NPR logo

Company Ranks Celebrity Bankability

  • Download
  • <iframe src="" width="100%" height="290" frameborder="0" scrolling="no" title="NPR embedded audio player">
  • Transcript
Company Ranks Celebrity Bankability

Pop Culture

Company Ranks Celebrity Bankability

Company Ranks Celebrity Bankability

  • Download
  • <iframe src="" width="100%" height="290" frameborder="0" scrolling="no" title="NPR embedded audio player">
  • Transcript

Michele Norris talks with James Ulmer about The Ulmer Scale, which ranks more than 1,000 actors worldwide by their bankability.


It's Friday, and it's August. And that means another batch of new movies are heading to the theaters begging for your hard-earned dollars. But believe it or not, Hollywood is thinking less and less about your dollars and more and more about someone else's euros and yuans.

These days, half or more of a movie's profits come from overseas. In fact, a bomb here in the United States can be a blockbuster abroad. Case in point: this summer's film "The Prince of Persia." Budget, $200 million. And here in the U.S., it only made about $90 million. A flop, right? Wrong. Overseas, it racked up an additional $237 million, and that got us wondering: What, and more specifically, what actors have bankable global appeal?

And to answer that question, we called on James Ulmer. He created something called The Ulmer Scale. It ranks over 1,000 actors worldwide. And he joins us now. Welcome to the program.

Mr. JAMES ULMER (Founder and Executive Producer, The Ulmer Scale): Thank you, Michele.

NORRIS: First off, how does The Ulmer Scale work? What exactly are you measuring, and how do you determine this ranking?

Mr. ULMER: Well, if you think of The Ulmer Scale as a kind of a stock market index for the stars, we look at how a star's power, in other words, how able is their name alone to sell a movie and get those bums into the seat, both nationally and worldwide. That's what we measure, and we use really the people who are the powerbrokers, the people who are the intersection of the deal point - the buyers, the sellers worldwide. These are the people that know Bruce Willis's value in Japan versus, you know, Germany or versus America, and who really control how well a movie does overseas.

NORRIS: Now, I've got the list right here in front of me, The Ulmer Scale's actors hot list for 2009-2010. At the top of the list, Will Smith. Why does he top the list?

Mr. ULMER: Will is somebody who is almost indestructible in terms of his ability to choose excellent roles for himself. He's put himself in franchise movies, movies that are - that would have legs, we call it. Maybe, they're in one or two or three versions of them, and they're often action-adventures, which always do well overseas. He's also somebody who is really smart and savvy and really orchestrates his career very carefully. He studies the box office, and he just doesn't blindly obey the advice of his manager and agents. He'll really take an active role in his own career choices.

NORRIS: As I look at the list, I'm just going to tick through the top 10 names: Will Smith, Johnny Depp, Brad Pitt, Tom Hanks, George Clooney, Will Ferrell, Nicholas Cage, Reese Witherspoon, Leonardo DiCaprio, Tom Cruise. Not a lot of women in that list?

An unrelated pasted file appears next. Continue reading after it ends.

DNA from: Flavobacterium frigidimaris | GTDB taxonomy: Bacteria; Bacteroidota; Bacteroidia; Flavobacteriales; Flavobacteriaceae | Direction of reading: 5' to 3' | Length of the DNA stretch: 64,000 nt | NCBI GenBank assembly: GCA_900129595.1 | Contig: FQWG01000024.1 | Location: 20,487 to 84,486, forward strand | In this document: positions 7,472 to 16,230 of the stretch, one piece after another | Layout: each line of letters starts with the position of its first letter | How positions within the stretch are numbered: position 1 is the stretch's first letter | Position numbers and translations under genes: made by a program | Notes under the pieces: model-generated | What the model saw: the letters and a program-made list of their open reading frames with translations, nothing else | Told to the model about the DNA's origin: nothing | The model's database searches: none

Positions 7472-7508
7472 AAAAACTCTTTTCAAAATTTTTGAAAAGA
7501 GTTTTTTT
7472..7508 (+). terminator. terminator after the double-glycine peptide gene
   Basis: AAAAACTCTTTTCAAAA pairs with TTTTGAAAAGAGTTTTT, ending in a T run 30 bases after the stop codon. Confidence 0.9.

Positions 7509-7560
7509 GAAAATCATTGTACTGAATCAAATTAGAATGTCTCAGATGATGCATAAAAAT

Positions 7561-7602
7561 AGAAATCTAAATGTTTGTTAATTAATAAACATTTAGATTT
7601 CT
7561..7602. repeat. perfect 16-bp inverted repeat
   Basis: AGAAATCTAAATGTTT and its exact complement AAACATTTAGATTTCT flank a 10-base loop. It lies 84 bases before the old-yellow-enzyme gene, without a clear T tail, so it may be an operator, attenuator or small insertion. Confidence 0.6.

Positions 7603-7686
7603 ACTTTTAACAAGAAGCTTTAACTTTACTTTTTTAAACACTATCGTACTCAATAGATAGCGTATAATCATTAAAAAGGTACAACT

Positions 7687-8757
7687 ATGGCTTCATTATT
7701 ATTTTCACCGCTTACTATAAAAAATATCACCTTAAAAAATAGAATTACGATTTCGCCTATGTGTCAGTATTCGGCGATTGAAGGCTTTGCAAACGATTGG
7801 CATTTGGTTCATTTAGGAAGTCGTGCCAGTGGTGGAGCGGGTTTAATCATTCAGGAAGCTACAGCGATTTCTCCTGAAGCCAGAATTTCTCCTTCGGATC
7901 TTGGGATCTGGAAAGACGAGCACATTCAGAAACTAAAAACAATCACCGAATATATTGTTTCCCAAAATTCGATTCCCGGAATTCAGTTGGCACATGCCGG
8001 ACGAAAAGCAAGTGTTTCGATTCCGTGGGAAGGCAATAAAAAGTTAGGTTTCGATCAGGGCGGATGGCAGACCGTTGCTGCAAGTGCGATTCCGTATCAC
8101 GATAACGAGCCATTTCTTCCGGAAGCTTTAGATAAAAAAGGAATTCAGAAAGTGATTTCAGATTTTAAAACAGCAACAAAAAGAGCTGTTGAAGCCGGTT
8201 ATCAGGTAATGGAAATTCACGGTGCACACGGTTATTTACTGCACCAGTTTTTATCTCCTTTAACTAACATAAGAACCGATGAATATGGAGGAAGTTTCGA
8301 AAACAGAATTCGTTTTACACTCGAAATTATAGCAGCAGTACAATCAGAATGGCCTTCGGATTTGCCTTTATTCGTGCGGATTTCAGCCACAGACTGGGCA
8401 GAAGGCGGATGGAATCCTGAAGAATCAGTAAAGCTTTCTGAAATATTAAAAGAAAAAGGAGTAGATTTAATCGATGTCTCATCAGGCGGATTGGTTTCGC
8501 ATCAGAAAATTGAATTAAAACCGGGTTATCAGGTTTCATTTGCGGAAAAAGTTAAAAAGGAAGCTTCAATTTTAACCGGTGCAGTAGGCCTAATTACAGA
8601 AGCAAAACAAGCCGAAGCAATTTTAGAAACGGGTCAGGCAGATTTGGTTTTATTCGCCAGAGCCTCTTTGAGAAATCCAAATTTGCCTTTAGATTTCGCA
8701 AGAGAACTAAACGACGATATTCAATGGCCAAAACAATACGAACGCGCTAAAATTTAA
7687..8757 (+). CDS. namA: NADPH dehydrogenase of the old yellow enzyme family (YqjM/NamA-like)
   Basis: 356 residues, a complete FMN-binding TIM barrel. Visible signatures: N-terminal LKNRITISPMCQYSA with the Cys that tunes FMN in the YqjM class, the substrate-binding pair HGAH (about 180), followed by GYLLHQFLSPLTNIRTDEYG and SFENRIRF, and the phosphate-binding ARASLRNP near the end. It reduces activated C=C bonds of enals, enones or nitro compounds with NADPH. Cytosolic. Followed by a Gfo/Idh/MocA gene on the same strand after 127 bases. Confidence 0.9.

Mr. ULMER: No. Unfortunately, I like to say that the global international marketplace is pretty sexist when it comes to their movie stars because, first of all, they can't lead the marquee. Oftentimes, you'll - even today, if you have a Julia Roberts who used to be able to sell a movie based on her name alone, today you'll need a male star. So they're also bankable, as we call it, really mostly in ensembles. They'll also be a little more sensitive to the market fluctuations out there. It's just a sad fact of the international entertainment marketplace.

NORRIS: What are the biggest markets overseas, and what kinds of movies sell well there?

Mr. ULMER: Well, let's just take one of the biggest markets. Traditionally, it's been Japan. And you almost have to ask what kind of movies don't sell too well because, generally, Japan - although you can't make absolute rules - they don't want to touch romantic comedies and some dramas, but they certainly do love the "Twilight" series.

Scandinavia will censor a lot of violence, so Quentin Tarantino films don't do well there. Latin America loves genre movies, horror movies. And I think what you're seeing is that the foreign market, Michele, is really going - responding to the idea of genre movies, and it's becoming a lot more tuned in to what's successful here in America.

NORRIS: James Ulmer, it's been great to talk to you. Thank you so much.

Mr. ULMER: Thank you, Michele.

NORRIS: James Ulmer is the creator of The Ulmer Scale that ranks actors worldwide based on their bankability.

Copyright © 2010 NPR. All rights reserved. Visit our website terms of use and permissions pages at for further information.

NPR transcripts are created on a rush deadline by Verb8tm, Inc., an NPR contractor, and produced using a proprietary transcription process developed with NPR. This text may not be in its final form and may be updated or revised in the future. Accuracy and availability may vary. The authoritative record of NPR’s programming is the audio record.



Please keep your community civil. All comments must follow the Community rules and Terms of Use. NPR reserves the right to use the comments we receive, in whole or in part, and to use the commenter's name and location, in any medium. See also the Terms of Use, Privacy Policy and Community FAQ.